Nfld. & Labrador

Ending tax breaks for council members will sting municipalities, say mayors

Most council members in Newfoundland and Labrador are paid part-time or barely at all for responsibilities they say are full time.

Mayors of St. John's, Corner Brook and Wabush say they're not in it for the money

Corner Brook Mayor Jim Parsons says the loss of the tax exemption may be swallowed by the City of Corner Brook. (Colleen Connors/CBC)

Mayors in Newfoundland and Labrador say the federal government's move to get rid of tax breaks for elected municipal officials will punch them right in the pocketbooks.

"To reach in our pockets again and to take that little perk that you were getting? I don't like it any time when government's reaching into my pocket and taking anything, and nor should anybody else," Ron Barron, mayor of Wabush, told CBC's On The Go.

Barron is one of many mayors in the province who don't make a full salary for their work in their municipality's top seat. He said he takes home just $9,200 a year as mayor, a sum he calls "a pittance."

"We're not in it for the money," he said. "We all get involved to make our cities better."

Wabush Mayor Ron Barron says the $9,200 he gets paid annually is 'a pittance.' (CBC)

For decades, council members in Canada have been exempt from taxes on a third of their income. But the 2017 federal budget eliminates that perk as of January 2019.

The exemption was intended to make a stint in municipal politics more appealing, said St. John's Mayor Danny Breen, and to help cover those costs councillors incur as a part of their role as leaders.

The costs include tickets to shows, fundraisers and dinners, he said, and mileage outside of regular council-related trips.

"You're always trying to engage as many people as you can and you try to get to everything you can," Barron agrees. "So you're always out of pocket, your gas going to those events or whatever, and none of that's covered by our council."

The tax break allowed municipalities themselves to save a few dollars in their budgets, said Corner Brook Mayor Jim Parsons, by enabling their council members to cover some of those incurred costs with the tax breaks, rather than claiming them for reimbursement from the town or city.

"I think municipalities do pinch pennies better than any other form of government," he said. "I guess it's just another thing we have to deal with."

Councillors paid 'a pittance'

It's an especially big blow for councillors in smaller municipalities. Many towns outside of St. John's have very small budgets and pay their elected officials honorariums or part-time salaries for what they say is full-time work.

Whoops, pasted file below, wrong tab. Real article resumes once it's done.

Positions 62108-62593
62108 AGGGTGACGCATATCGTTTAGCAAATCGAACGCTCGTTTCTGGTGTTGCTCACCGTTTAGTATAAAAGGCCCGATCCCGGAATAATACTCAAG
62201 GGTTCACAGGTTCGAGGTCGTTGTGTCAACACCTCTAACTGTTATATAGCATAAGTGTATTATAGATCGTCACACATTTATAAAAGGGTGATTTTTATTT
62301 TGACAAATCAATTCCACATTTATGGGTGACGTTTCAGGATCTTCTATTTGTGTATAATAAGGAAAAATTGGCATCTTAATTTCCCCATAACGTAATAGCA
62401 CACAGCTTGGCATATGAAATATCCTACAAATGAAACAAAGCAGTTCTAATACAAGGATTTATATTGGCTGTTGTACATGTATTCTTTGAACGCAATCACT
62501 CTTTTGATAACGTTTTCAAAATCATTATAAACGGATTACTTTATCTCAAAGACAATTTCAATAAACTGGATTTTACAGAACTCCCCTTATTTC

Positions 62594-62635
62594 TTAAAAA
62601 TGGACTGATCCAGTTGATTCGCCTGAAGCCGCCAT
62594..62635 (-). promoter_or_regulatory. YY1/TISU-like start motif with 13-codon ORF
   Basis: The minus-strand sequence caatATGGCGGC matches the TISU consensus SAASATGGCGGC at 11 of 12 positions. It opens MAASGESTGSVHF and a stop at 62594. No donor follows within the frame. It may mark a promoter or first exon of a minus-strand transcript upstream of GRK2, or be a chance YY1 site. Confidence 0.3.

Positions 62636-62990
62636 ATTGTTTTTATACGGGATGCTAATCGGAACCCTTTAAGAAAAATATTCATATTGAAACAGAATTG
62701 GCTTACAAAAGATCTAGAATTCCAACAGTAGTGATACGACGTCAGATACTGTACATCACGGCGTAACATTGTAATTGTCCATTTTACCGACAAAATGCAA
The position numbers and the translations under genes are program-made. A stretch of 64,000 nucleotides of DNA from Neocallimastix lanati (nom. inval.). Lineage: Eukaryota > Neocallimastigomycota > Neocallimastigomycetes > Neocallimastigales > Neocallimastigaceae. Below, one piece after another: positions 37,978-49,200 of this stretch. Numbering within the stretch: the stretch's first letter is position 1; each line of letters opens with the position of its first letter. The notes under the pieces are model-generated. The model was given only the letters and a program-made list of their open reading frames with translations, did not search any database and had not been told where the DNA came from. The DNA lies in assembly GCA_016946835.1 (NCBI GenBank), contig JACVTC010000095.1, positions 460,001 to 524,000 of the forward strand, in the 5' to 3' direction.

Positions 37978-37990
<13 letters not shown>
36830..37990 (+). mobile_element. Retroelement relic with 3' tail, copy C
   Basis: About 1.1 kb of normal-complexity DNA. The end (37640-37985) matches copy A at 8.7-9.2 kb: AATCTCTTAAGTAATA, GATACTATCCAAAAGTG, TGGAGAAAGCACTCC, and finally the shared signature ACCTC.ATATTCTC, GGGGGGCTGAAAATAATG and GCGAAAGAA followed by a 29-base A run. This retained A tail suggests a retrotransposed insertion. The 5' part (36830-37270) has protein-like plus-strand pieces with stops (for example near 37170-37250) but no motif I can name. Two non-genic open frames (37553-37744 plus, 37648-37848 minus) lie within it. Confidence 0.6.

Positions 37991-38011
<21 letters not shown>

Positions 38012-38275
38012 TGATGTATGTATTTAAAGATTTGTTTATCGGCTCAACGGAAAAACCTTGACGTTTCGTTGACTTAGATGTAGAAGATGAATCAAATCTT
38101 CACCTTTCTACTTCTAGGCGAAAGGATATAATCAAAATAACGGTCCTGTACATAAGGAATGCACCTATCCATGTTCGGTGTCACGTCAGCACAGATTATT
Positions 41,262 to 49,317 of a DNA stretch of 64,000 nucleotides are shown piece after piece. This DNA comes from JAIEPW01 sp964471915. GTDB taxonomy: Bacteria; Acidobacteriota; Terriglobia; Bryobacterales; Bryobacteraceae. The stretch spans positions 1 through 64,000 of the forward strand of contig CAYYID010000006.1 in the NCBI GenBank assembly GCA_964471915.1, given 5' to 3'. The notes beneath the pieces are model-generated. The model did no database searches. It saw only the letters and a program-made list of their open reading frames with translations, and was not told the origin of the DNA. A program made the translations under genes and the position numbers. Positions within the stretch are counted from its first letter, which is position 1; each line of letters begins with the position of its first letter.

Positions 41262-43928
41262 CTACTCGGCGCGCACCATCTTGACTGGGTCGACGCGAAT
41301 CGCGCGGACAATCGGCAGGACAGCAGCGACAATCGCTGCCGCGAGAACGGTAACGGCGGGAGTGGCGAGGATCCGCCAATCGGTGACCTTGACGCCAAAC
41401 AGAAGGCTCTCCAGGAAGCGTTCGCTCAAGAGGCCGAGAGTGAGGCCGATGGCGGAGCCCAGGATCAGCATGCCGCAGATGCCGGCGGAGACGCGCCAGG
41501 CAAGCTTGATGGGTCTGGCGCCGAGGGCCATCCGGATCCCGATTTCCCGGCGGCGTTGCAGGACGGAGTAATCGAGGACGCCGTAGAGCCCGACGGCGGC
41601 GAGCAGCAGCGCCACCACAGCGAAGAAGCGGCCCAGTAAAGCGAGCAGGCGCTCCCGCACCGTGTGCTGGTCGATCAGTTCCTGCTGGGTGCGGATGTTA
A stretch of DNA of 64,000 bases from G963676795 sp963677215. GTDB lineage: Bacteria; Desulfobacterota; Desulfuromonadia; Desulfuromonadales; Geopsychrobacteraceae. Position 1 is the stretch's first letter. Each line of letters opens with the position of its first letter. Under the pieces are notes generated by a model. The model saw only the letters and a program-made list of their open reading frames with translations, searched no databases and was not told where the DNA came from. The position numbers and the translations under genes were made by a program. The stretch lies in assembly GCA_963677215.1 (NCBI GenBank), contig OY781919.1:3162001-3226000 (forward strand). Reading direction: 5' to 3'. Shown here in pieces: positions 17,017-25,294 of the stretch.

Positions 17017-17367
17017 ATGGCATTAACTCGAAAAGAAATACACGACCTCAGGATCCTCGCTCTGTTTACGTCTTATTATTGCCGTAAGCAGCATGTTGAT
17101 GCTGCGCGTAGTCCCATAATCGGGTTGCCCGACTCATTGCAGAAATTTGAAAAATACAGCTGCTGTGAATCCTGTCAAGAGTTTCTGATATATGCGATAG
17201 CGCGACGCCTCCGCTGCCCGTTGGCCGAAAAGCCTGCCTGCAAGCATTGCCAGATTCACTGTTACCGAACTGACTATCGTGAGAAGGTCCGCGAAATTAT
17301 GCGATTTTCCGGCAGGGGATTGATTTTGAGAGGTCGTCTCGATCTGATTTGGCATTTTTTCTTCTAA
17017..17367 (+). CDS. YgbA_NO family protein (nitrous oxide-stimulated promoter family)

Barron said Wabush's entire budget to pay councillors is $24,500.

Parsons said he gets a part-time wage for his position as mayor, which he says is a full-time position.

St. John's Mayor Danny Breen says he incurs a lot the costs associated with being mayor. (Jeremy Eaton/CBC)

Breen makes nearly $130,000 a year, and said the elimination of the tax break will work out to a loss of between $400 and $500 "every couple of weeks."

"It's a significant difference," he said.

Corner Brook could foot the bill

Breen said the City of St. John's will not be adjusting its budget to make up the difference in the salaries of its councillors, mayor or deputy mayor.

Neither will Wabush, said Barron.

But the City of Corner Brook may be swallowing that cost. Council will be voting on a motion to amend salaries for elected officials so they'd be taking home the same amount when the tax exemption stops in January.  

"I'm going to lose $3,200 if the motion doesn't pass," Parsons said.

With files from On The Go

Read more from CBC Newfoundland and Labrador

Comments

To encourage thoughtful and respectful conversations, first and last names will appear with each submission to CBC/Radio-Canada's online communities (except in children and youth-oriented communities). Pseudonyms will no longer be permitted.

By submitting a comment, you accept that CBC has the right to reproduce and publish that comment in whole or in part, in any manner CBC chooses. Please note that CBC does not endorse the opinions expressed in comments. Comments on this story are moderated according to our Submission Guidelines. Comments are welcome while open. We reserve the right to close comments at any time.